4 considerations when buying a critical illness plan

For basic hospital bills, your insurance policy has you covered. But do you have a critical illness plan in place to protect you from life-threatening illnesses?

In the wake of a serious illness such as major cancers, a stroke or a heart attack, few things can bring more relief than knowing that your hospital bills are being covered by an insurance policy you purchased — especially if at the time you bought it, it felt like a burden to pay for.

Critical illnesses are more common than we think and don't just affect the elderly. 1 in every 4-5 people in Singapore may develop cancer in their lifetime1 and 450-550 young adults between the ages of 16 and 39 get diagnosed with cancer each year in Singapore2.

Critical illness plans are designed to pay out a lump sum during the time of need when an unfortunate critical illness diagnosis happens. In order for you to focus on recovery, you may have to stop work and your daily expenses will be impacted. In addition, you may have extra medical and non-medical related expenses to manage on top of your reduced income. This can be a serious financial strain and cause further stress.

But, before you rush out to buy a critical illness plan, here’s a question you need to ask yourself: which critical illness plan is right for you?

Unlike socks or medication we can buy over the counter, when it comes to a critical illness plan, there is no one-size-fits-all solution. A critical illness plan that works for a friend may turn out to be the worst possible option for you. Here are a few things to consider when purchasing a critical illness plan.

1. How much is enough?

The amount you need is dependent on your monthly living expenses. As a rule of thumb, LIA recommends getting enough coverage for the duration of the assumed recovery period of 5 years3, as this is roughly the amount of time the average person would need to recuperate from a critical illness. The types of illness and treatment matter too. Some illnesses, like cardiovascular diseases and cancer and their treatment options involved, may require longer recovery periods.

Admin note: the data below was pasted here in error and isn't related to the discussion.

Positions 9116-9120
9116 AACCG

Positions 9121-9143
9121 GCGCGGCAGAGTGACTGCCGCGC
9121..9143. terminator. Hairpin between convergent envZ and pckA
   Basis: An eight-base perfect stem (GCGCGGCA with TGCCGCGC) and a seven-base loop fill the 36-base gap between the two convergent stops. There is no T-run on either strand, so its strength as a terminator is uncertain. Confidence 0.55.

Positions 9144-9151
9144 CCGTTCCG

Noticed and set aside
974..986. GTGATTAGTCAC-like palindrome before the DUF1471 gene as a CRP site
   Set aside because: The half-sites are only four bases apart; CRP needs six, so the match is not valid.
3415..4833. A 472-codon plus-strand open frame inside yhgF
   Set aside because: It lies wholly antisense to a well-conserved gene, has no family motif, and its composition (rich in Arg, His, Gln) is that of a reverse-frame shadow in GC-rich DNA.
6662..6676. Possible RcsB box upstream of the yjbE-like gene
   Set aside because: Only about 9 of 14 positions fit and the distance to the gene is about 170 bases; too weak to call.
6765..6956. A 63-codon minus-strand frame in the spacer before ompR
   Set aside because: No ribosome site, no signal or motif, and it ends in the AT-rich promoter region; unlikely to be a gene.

2. How comprehensive do I want my critical illness plan to be?

You should consider the level of coverage you want your critical illness insurance plan to provide. Do you want coverage against early stage and/or late stage critical illnesses, coverage against cancer only or for all critical illnesses? Evaluate and understand you and your family’s needs. You now have the option to build your critical illness protection as you go through life’s milestones with PRUActive Protect.

3. Does your family have a history?

A medical history, to be exact. For example, if there is a high incidence of cancer in your family, you might want to look into a multi-pay plan, as cancer is a critical illness that can recur.

4. Does the plan stipulate a waiting and/or survival period?

Critical illness plans typically come with waiting and/or survival periods. As the name suggests, a waiting period means that the benefits will only come into effect after a certain period of time has passed. Similarly, a plan with a survival period may only pay your claim if you can survive the stated period after being diagnosed (depending on the terms of the plan). It is important to take note of these periods to understand your critical illness coverage better.

Whatever the illness, the earlier it is diagnosed, the easier it is to manage and the higher the chances of a full recovery. Learn more about the different critical illness plans available so that you can reduce the financial burden and the worry it will cause you and your loved ones.


National Registry of Diseases Office, Singapore Cancer Registry, Singapore Cancer Registry 50th Anniversary Monograph (1968 – 2017), data period from 2013-2017. https://www.nrdo.gov.sg/docs/librariesprovider3/default-document-library/thespore-cancerregistry_commerativebook_-1.pdf?sfvrsn=231fce6e_0.


SingHealth, National Cancer Centre Singapore and Team Singapore athletes set first national record to support young cancer patients, 2019. https://www.singhealth.com.sg/rhs/news/patient-care/national-cancer-centre-singapore-and-team-singapore-athletes-set-first-national-record-to-support-young-cancer-patients.


Life Insurance Association of Singapore, “A Guide To Mortality And Critical Illness Coverage In Singapore“ https://www.lia.org.sg/media/1525/180426_lia_mortality_and_ci_101_guide.pdf.

The information in this article does not necessarily reflect the views of Prudential Assurance Company Singapore Pte. Ltd. Certain information in this article may be taken from external sources, which we consider reliable. We do not represent that this information is accurate or complete and should not be relied upon as such.

This article is for your information only and does not consider your specific investment objectives, financial situation or needs. We recommend that you seek advice from a Prudential Singapore Financial Consultant before making a commitment to purchase a policy.

This policy is protected under the Policy Owners’ Protection Scheme which is administered by the Singapore Deposit Insurance Corporation (SDIC). Coverage for your policy is automatic and no further action is required from you. For more information on the types of benefits that are covered under the scheme as well as the limits of coverage, where applicable, please contact your insurer or visit the GIA/LIA or SDIC web-sites (www.gia.org.sg or www.lia.org.sg or www.sdic.org.sg).

This advertisement has not been reviewed by the Monetary Authority of Singapore.

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